June 9th is last day to register at Advance Registration rates forODTUG Kaleidoscope 2010. Save $300.00 off the Standard Registration rate.
I asked longtime ODTUG friend, speaker, attendee, volunteer, and 2008 Editor’s Choice Award winner John Flack to share some of his thoughts about ODTUG Kaleidoscope, and also about Washington, DC. So, without further ado, here we go!
MR: Who should Kaleidoscope attendees plan on seeing a session from, and why?
JF: “I’m glad to see Warren Capps back as a presenter, and I’m looking forward to hisData Modeling presentation. I think so many problems can be solved early on if people will take the time to model their data first. I see that Warren will be looking at features of the database that can make development easier.
I’m heavily into development with JDeveloper and ADF, so I’ll be going to many sessions in that area. I’m always impressed by the number of people that Oracle sends to Kaleidoscope. I’m glad to see that Peter Koletzke and Duncan Mills, are doing apresentation on the JDev/ADF deployment process. They are both great presenters, and I really need this topic.”
MR: What differentiates Kaleidoscope as a conference from other conferences out there?
JF: “The focus on developers is unparalleled, and the number of people is just right. There are enough great developers there to make sure that there will be at least one person that is doing the kind of things you are doing, and few enough that you will get to meet that person. Just watch who’s attending the same sessions you are, and strike up a conversation.”
MR: Can you tell us what your best memory is from a Kaleidoscope conference that you’ve attended previously?
JF: “I’ve always appreciated the international contingent at Kaleidoscope. One morning I had a lovely breakfast with some of our attendees from Denmark. We didn’t talk shop, and I forget exactly what we did talk about, but I’ll remember the good feeling for a long time.”
Here’s a quote from John about ODTUG Kaleidoscope – “Great developers helping developers – how could you help learning something worth the price of admission?”
MR: If you’ve been to Washington before, can you recommend one thing that a first time visitor should take advantage of while visiting during Kaleidoscope?
JF: “I’m a native of the Washington area, born in Georgetown, raised in Springfield, live in Alexandria, and work in Arlington. Take off early one evening and head to the Kennedy Center. There is a free shuttle from the Foggy Bottom/GWU Metro station. Every evening at 6PM there is a free (yes, FREE) 45-60 minute performance on the Millennium stage in the foyer. Performances range the entire gamut of musical styles, and occasionally theater and dance as well. You can see the schedule of daily performances at http://www.kennedycenter.com/programs/millennium/schedule.html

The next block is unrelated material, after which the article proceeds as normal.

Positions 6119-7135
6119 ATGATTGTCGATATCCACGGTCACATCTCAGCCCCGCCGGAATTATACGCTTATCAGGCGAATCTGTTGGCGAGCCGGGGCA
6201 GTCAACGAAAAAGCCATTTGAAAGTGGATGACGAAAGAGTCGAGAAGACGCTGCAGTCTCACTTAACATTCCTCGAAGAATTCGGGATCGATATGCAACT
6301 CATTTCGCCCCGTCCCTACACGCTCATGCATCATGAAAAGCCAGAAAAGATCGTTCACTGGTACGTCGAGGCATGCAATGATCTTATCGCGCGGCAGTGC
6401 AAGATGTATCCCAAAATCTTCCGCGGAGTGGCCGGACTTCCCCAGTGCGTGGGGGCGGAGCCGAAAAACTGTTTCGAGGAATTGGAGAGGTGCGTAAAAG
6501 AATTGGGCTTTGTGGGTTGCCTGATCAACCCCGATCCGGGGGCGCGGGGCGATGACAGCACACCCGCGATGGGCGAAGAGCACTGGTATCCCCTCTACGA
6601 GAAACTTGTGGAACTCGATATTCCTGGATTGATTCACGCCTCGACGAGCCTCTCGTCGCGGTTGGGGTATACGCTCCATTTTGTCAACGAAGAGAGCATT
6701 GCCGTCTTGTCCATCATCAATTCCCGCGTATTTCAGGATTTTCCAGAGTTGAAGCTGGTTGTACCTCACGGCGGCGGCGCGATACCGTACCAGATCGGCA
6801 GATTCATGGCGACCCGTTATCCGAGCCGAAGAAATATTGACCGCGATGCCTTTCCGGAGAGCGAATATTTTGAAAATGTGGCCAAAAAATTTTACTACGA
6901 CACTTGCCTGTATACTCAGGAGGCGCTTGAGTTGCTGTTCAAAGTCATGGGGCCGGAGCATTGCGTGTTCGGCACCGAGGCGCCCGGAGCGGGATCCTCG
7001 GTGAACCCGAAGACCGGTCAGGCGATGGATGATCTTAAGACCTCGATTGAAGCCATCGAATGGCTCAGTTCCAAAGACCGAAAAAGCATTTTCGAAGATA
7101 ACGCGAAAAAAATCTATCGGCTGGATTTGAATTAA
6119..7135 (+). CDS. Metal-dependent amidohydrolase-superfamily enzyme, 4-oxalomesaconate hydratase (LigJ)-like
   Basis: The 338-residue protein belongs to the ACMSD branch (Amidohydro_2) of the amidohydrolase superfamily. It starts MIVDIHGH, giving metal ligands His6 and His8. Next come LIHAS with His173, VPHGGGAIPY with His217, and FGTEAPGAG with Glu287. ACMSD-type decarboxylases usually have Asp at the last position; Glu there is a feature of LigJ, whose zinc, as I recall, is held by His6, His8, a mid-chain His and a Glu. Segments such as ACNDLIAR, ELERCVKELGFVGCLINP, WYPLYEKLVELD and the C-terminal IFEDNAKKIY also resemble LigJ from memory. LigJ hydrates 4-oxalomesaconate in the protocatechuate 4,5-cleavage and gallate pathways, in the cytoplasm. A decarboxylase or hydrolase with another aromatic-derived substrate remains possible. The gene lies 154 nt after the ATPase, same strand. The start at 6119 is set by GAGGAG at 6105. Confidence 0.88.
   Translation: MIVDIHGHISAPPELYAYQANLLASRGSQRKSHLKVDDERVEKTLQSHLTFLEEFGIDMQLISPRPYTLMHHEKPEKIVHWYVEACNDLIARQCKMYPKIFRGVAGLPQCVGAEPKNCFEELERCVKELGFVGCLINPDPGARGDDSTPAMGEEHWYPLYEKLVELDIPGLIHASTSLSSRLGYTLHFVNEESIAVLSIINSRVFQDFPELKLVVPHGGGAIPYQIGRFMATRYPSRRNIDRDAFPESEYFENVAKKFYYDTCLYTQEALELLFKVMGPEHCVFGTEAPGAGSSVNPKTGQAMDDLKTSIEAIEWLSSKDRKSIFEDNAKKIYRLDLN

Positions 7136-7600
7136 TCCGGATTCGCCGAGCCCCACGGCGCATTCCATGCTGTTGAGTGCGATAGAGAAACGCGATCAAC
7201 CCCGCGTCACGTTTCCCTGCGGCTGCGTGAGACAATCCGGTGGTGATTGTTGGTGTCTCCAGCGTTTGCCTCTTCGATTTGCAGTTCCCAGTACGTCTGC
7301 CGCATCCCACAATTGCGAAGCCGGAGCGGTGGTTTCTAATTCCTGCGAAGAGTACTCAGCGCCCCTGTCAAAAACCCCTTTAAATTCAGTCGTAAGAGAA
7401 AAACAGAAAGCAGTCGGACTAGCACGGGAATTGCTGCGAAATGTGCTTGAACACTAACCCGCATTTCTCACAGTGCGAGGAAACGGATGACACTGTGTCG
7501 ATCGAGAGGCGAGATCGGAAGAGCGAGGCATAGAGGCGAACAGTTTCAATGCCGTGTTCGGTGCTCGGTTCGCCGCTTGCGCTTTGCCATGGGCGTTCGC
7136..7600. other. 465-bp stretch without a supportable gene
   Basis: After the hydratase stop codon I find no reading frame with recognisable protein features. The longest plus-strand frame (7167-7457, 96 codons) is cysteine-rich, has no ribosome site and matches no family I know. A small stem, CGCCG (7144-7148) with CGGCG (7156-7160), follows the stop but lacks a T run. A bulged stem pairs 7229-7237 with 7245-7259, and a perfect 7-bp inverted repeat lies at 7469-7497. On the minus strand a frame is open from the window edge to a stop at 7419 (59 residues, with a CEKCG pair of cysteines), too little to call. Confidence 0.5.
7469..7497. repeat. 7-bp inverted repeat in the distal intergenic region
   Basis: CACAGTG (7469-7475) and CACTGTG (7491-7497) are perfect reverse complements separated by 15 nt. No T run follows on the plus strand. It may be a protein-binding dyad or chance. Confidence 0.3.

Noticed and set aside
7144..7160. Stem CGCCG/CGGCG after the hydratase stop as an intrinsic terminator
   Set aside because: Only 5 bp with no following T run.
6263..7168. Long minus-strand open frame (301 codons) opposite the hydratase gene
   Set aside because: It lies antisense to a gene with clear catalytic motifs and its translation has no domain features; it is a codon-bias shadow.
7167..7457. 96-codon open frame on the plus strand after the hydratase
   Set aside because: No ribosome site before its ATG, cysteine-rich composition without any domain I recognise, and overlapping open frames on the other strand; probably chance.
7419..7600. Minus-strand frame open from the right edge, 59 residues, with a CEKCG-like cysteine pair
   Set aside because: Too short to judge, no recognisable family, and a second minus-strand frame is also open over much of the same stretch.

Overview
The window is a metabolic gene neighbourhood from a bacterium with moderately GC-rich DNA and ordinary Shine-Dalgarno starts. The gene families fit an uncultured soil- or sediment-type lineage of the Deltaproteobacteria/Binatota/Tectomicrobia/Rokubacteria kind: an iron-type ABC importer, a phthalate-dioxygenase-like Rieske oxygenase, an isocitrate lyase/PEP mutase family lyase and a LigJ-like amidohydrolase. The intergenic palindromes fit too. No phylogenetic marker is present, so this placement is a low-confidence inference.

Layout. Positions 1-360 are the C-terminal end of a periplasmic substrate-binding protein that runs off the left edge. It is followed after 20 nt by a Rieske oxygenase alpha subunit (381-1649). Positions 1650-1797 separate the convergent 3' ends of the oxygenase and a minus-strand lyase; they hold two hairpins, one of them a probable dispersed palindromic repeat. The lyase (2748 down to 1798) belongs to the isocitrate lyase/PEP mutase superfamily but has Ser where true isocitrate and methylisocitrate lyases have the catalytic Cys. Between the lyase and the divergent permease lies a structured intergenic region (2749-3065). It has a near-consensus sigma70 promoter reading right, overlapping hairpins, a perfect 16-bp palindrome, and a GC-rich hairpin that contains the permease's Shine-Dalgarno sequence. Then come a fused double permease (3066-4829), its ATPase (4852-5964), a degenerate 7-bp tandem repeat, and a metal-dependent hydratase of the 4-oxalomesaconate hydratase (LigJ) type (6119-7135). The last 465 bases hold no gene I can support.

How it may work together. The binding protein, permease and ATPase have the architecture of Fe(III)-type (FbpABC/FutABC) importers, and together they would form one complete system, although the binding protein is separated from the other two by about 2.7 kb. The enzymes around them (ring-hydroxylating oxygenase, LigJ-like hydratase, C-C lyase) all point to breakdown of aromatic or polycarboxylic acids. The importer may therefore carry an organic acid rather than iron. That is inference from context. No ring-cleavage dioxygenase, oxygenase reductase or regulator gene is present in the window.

You may have heard bad things about our Metro system, and be worried about your safety on the system, especially after the accident that happened while we were in Monterey last year. I ride Metro to work every day, and it has always been clean, comfortable and safe. It is also far preferable to the horrors of our traffic. Despite the problems, I still advise you, don’t rent a car, take Metro. It goes everywhere you’ll want to go (except Georgetown, but there’s a bus shuttle for that) and will get you there more safely than by car.
Don’t rent a car, you won’t need one. The hotel is right next to a Metrorail stop on the red line. Most of the attractions you’ll want to see are accessible by Metro. Reagan National Airport is on the Metro.
If you’re on a budget, and don’t mind a little crowding, Metrobus’s 5A line goes from theL’Enfant Plaza and Rosslyn Metrorail stations to Dulles Airport for $3.10 and the B30 bus goes from Greenbelt station to BWI Airport for the same price. There is a more comfortable Washington Flyer bus that goes to Dulles from the West Falls Church stationfor $10.00 each way or $18.00 round trip.
Been here, done that? Here’s a suggestion for some attractions you probably haven’t seen: Go to the Brookland/Catholic University station. Walk toward Catholic University to see the magnificent Shrine of the Immaculate Conception, the largest Catholic church in America. Nearby is the Pope John Paul II Center which houses a very good art collection. Or from the station go about half a mile in the opposite direction to the Franciscan Monastery. The monastery is like a one stop tour of religious sites from around the world – it has duplicates of such places as the Church of the Nativity in Bethlehem, the Shrine of Lourdes, and Roman Catacombs.
If you bring your kids, take them to the zoo. It is a short walk from the hotel, *free*, and one of the best in the country.”
Thanks for all of the information John! I’ll see you in a couple of weeks!